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First Challenges

By Betsy Rogers — March 03, 2005 2 min read
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In a comment to a recent post, I was asked “What assumptions about how schools succeed made you believe that you could make a difference in a “failing” school? My answer is the same reply I a gave a very savvy third grade boy at my school who asked me, “Why are you at our school?” I told him I fell in love with your school when I first visited two years ago and I want to help your school be the very best it can be because you deserve the best. I believed my eighteen years of experience in an award winning Title I school along with two years of traveling across my state and our country visiting schools and meeting teachers had given me a wealth of knowledge I wanted to share. In addition, much to my surprise, I was able to bring to the school over $70,000 in programs and materials that I felt could improve instruction. Plus, my college, Samford University, had agreed to form a partnership with the school to aide and assist in a variety of ways. In essence, I thought I could bring help to this school.

The first week of school brought many surprises. In talking to the teachers, I was told they had tried to have a morning routine for starting the day, but it had never lasted. The teachers agreed they would like for a student to lead the pledge and they shared with me a Brighton Bear Code that had been written for the school. It was decided this would be done on the intercom every morning. Fourth grade students immediately began practicing since they would be the first to lead this morning exercise. I amazed how quickly our children learned all of words to the pledge and Bear Code. My former school had a very high tech television studio with an outstanding student led morning show. At Brighton, I hold the intercom button every morning while the students go though the program with hopes that someday we will have the technology to have a TV program. This morning ritual has become quite popular with the students and by the end of the year almost every child in the school will have the chance to lead this school exercise. The teachers also appear to really like this part of the day. After the first week, a teacher said to me, “This is like a real school.”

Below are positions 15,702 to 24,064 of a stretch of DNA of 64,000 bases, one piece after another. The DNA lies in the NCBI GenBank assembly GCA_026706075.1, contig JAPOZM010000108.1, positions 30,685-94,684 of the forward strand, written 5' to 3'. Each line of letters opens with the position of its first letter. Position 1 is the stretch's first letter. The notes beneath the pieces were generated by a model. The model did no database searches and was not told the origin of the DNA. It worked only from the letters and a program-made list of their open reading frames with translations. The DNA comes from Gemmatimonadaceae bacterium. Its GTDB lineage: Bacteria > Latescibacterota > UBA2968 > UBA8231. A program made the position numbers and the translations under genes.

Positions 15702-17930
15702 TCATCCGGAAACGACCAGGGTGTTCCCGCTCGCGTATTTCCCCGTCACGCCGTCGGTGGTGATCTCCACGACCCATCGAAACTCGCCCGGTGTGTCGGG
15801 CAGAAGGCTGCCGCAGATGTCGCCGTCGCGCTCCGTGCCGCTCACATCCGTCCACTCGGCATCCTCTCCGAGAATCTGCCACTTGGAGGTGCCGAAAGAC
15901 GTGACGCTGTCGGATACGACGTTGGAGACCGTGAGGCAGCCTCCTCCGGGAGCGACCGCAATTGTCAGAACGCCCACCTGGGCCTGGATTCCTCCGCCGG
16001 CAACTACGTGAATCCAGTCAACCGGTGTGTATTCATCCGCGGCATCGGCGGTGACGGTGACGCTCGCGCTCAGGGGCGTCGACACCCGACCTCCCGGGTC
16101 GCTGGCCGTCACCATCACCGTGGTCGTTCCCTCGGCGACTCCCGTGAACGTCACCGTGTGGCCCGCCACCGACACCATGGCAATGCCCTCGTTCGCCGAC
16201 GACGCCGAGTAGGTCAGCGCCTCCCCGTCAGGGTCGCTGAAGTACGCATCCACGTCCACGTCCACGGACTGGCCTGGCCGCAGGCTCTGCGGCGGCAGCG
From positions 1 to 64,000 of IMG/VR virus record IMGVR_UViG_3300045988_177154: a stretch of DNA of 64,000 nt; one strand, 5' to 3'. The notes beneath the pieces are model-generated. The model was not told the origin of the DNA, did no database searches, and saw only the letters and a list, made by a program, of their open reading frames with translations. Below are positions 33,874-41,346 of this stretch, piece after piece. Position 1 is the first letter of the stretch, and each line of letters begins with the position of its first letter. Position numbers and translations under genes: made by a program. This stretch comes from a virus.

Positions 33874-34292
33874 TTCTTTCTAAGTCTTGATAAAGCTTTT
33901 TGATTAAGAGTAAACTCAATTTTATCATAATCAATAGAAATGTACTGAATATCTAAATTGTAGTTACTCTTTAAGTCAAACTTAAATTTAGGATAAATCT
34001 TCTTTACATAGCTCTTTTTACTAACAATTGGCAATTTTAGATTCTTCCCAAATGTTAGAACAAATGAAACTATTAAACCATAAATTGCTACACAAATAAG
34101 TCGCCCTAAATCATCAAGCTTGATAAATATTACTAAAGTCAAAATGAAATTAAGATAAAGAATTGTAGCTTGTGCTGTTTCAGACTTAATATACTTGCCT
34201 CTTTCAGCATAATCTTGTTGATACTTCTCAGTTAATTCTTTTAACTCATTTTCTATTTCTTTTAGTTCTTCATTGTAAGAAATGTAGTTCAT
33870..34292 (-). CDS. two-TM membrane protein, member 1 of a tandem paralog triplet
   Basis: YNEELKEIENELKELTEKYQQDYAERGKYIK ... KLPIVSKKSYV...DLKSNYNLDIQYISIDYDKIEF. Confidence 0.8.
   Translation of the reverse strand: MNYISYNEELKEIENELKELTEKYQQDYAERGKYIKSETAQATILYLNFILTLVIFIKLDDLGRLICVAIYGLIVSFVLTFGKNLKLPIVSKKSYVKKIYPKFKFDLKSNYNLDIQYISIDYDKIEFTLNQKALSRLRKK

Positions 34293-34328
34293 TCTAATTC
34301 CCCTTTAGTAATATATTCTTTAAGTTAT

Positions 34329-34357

The other morning routine I had hoped to establish was improving our bus duty and starting school on time.This has not been so successful. In the past, students sat in the lunchroom after they ate breakfast. I was determined the students would read silently at this time. I brought in crates of books and assigned seats. One of the veteran teachers told me this would not work. She also told me starting school on time would not happen. After several weeks of fighting the noise of this crowded lunchroom, I went to this veteran teacher and I told her I was waving the white flag, she was right about reading in the lunchroom. With teacher input, a new schedule was made to have the students sit outside their rooms and the teacher on duty reads aloud to the children. I stay in the the lunchroom and handle breakfast duty. Currently, in the lunchroom we are working on our math facts and we watch Multiplication Rock every morning with multiplication fact cards covering the lunchroom walls. School is starting on time and I am learning many valuable lessons about teacher leadership.

I appreciate your comments and encourage your continued input and questions.

The opinions expressed in Teacher of the Year are strictly those of the author(s) and do not reflect the opinions or endorsement of Editorial Projects in Education, or any of its publications.

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